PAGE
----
Sarah Churchwell: So much for Republican 'family values'

Partisan politics has so poisoned the system that cognitive dissonance is a way of life

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The test of a first-rate intelligence, F Scott Fitzgerald once said, "is the ability to hold two opposed ideas in the mind at the same time, and still retain the ability to function". Fitzgerald remains one of our greatest experts on the American scene, but I've never been a particular fan of this comment, because functioning under opposing ideas is also the test of a first-rate hypocrite.

It seems, for example, a fair description of Newt Gingrich's spectacular hypocrisy, as well as of the generous, philosophical tone some of the Republican faithful have taken toward this abdication of their supposedly foundational "family values". Gingrich, who won the Republican primary in South Carolina at the weekend, has insisted that his sexual (mis)conduct does not affect his ability to serve as president, but this is not the stance that Republicans took against Bill Clinton 15 years ago. Now we learn that even as Newt was hurling stones at Clinton with one hand, he was beckoning his mistress into his glass house with the other.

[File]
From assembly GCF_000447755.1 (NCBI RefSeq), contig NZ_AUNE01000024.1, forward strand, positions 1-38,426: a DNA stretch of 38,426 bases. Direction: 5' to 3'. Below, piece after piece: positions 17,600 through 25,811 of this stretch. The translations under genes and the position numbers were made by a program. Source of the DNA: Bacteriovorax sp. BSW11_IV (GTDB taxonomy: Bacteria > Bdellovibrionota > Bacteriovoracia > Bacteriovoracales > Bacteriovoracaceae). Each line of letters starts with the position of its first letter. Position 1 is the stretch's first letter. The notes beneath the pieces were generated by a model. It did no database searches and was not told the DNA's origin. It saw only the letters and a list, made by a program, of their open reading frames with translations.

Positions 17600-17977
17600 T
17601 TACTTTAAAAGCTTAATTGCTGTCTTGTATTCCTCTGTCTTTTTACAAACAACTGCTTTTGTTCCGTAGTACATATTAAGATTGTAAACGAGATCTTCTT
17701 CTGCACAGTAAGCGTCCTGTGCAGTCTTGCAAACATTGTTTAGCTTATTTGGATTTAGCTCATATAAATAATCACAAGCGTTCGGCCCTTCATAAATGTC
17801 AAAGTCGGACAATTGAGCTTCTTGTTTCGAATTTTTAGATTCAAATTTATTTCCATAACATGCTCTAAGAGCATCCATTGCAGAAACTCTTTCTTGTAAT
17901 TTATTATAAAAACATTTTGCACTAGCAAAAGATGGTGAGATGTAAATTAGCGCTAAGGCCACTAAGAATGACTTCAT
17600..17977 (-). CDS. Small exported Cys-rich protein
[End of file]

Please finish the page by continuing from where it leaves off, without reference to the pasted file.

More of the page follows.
Gingrich declared that allowing his ex-wife's allegations to prompt a question in the candidates' debate was "as close to despicable as anything I can imagine". Regardless of whether we think Gingrich's sex life is relevant to the campaign, this comment alone surely disqualifies Gingrich for president. At the very least we need someone who knows what the word "despicable" means.

That a political candidate turns out to be power-hungry, opportunistic, and treacherous should not, in fact, surprise us. What is more worrying is how many voters who claim that family matters most are prepared to look the other way: partisan politics have so poisoned the American electoral system that cognitive dissonance has become a way of life.

Fitzgerald's magnificent 1922 satire of American monopoly capitalism and political corruption, The Diamond as Big as the Ritz, features a tycoon named (ironically and allegorically) Washington, a "Prometheus Enriched" who tries, when he is about to lose everything, to bribe God. God doesn't answer; Washington is destroyed. Gingrich has, naturally, told us sorrowfully that he has asked God's forgiveness for his transgressions.

British people often ask Americans like me to explain why my nation's politicians insist on their godliness, despite bagatelles like the Constitution's establishment clause enjoining the separation of Church and State. But Gingrich shows the answer: God is very handy for a Prometheus Enriched, because you can ask him a question and know he will never answer. To paraphrase a far lesser-known line of Fitzgerald's, it seems that American politicians are just changing the channels of their avidity.

 

Sarah Churchwell is Professor of American Literature and Public Understanding of the Humanities University of East Anglia

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